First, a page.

Alcoholism is an older clinical term for a chronic disease called alcohol use disorder (AUD). When excessive drinking becomes compulsive, you are not able to control how much or how often you drink, and you experience negative mental and physical symptoms when you are not drinking, you may have AUD. According to the National Institute on Alcohol Abuse and Alcoholism (NIAAA), more than 16 million people in the United States have this condition.

If you know someone who drinks a lot, whose behaviors around alcohol have changed, and who is unable to meet work, school, or social obligations because of alcohol, you may wonder how you can support them in overcoming this disease. You can help them by understanding the symptoms of AUD, learning about evidence-based approaches to treatment, and encouraging them to accept help.

What is Alcohol Use Disorder, and What are the Signs?

The Diagnostic and Statistical Manual of Mental Disorders (DSM-5) lists 11 criteria clinicians use to diagnose alcohol use disorder. They are:

The Person Drinks More Alcohol, For A Longer Period In One Session Than They Intend To.

  1. The individual tries several times to control, reduce, or stop drinking, but they are unable to.
  2. They spend a lot of time drinking or being sick after drinking too much.
  3. They experience cravings for alcohol or urges to drink.
  4. Drinking too much or being sick from drinking interferes with going to work, attending school, or spending time with friends and family.
  5. Drinking too much causes problems with friends and family, but the person continues to drink anyway.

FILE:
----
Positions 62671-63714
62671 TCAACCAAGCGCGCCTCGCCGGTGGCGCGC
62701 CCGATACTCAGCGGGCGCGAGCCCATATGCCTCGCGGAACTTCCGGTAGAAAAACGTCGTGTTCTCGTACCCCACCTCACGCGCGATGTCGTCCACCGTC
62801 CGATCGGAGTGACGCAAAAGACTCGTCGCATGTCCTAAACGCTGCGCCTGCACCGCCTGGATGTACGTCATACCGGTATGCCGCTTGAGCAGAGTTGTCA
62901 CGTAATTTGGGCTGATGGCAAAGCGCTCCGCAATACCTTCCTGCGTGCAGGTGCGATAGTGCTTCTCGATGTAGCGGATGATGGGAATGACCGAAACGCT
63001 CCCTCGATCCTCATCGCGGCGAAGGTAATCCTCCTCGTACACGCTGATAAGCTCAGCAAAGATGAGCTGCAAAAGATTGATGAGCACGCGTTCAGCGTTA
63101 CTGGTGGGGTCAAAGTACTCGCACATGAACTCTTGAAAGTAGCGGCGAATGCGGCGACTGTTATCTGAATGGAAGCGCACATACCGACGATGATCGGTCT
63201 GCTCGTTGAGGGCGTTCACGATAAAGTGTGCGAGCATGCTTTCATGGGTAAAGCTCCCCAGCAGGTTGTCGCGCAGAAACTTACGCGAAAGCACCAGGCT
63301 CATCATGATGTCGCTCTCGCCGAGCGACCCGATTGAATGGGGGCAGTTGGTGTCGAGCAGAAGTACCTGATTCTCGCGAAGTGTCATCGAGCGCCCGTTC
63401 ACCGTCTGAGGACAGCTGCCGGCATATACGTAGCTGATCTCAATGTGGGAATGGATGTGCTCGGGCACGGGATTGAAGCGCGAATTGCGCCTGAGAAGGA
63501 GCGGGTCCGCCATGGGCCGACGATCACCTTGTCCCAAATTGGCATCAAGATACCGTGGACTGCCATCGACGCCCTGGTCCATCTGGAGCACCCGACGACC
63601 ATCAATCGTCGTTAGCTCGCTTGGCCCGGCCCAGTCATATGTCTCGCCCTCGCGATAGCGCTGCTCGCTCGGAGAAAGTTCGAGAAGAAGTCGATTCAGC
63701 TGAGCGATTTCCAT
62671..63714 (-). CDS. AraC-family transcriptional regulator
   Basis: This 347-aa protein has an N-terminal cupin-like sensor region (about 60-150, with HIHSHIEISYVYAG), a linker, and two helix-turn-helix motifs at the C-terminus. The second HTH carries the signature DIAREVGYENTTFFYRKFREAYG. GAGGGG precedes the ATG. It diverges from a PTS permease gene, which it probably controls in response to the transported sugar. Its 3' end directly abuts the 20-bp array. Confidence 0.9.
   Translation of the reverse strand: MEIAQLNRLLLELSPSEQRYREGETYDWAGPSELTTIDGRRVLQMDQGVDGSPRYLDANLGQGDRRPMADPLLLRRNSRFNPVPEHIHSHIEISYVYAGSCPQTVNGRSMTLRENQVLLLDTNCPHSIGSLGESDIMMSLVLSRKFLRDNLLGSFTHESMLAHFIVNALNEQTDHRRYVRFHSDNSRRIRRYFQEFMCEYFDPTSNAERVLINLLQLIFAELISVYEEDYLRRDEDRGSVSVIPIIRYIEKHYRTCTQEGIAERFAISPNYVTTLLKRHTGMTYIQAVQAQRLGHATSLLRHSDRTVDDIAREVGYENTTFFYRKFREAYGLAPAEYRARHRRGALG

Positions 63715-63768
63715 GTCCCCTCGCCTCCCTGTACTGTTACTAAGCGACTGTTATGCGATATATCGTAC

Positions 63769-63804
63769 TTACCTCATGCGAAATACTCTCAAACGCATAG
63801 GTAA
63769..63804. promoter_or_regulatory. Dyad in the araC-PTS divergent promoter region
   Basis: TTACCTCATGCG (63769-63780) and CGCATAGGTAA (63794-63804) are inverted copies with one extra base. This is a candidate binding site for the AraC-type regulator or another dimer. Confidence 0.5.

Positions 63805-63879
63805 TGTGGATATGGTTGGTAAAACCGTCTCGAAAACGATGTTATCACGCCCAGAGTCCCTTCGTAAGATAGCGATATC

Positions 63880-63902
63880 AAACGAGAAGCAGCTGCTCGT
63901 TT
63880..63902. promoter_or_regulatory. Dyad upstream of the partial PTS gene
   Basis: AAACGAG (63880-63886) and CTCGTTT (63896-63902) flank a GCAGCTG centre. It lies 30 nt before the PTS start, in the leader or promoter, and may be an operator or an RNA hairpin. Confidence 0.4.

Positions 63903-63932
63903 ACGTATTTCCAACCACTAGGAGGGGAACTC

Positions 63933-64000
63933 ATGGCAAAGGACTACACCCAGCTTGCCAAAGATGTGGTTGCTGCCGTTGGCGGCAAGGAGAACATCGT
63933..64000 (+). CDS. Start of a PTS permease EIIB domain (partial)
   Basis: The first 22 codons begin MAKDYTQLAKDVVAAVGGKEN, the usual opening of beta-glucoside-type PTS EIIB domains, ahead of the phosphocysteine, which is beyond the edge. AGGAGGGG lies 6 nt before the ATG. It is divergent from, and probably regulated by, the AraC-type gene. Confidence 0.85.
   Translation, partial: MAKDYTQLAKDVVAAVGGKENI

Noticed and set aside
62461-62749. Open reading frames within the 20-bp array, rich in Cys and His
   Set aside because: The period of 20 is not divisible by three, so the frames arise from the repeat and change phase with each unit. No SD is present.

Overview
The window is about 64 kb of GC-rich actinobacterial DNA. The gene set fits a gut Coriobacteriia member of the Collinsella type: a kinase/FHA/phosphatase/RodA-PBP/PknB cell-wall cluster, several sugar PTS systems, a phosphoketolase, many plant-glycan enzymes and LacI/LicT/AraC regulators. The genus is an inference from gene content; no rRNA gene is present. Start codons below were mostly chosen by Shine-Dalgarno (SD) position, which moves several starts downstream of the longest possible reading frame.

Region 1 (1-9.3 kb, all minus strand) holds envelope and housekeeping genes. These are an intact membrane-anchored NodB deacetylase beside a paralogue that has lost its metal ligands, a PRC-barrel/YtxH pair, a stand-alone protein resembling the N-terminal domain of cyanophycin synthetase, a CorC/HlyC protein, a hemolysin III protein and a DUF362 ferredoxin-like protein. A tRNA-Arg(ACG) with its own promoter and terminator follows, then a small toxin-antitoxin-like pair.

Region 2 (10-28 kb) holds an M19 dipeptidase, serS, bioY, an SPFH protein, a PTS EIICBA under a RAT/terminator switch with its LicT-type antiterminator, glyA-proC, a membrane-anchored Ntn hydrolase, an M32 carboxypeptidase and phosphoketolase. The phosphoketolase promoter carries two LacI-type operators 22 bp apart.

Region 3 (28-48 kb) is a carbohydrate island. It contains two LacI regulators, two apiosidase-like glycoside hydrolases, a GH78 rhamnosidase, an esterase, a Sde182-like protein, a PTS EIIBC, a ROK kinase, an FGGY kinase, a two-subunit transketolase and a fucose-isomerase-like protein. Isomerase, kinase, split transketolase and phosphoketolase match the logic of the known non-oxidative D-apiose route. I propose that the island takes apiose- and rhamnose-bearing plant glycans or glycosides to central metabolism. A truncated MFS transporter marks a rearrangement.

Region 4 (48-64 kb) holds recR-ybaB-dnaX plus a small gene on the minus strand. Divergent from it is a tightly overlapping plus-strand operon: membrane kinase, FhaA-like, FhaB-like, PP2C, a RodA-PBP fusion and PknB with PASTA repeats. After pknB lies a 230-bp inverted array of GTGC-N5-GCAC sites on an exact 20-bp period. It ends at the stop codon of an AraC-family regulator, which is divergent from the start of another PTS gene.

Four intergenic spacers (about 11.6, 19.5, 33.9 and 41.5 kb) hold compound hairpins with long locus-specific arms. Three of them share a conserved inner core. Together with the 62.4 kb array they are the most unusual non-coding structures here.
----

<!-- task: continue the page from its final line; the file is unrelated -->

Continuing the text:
6. They cut back on activities or hobbies to drink more.
  7. Drinking too much puts the person at risk, like driving drunk or walking through a dangerous area.
  8. The person continues to drink although they develop physical or mental problems, like stomach ulcers or depression.
  9. The person feels like they have to drink more alcohol to achieve the original levels of intoxication.
  10. The person experiences withdrawal symptoms, like cravings and mood swings, when they cannot drink.

Short-term effects from drinking too much include memory loss, blackouts, hangovers, injuries from falling, physical illness, mood swings, and changes to sleep, meals, and hygiene habits. Long-term, excessive drinking increases the risks of heart disease, liver disease, cancer, brain damage, stomach problems, and mental illness.

About 1 in 12 Americans struggles with AUD, according to NIAAA. The most affected age group is between 18 and 29 years old. However, anyone can struggle with alcohol addiction, and if someone you love exhibits the DSM-5 symptoms or struggling in other ways that may be related to alcohol, there are things you can do to encourage them to seek treatment and support them through the process.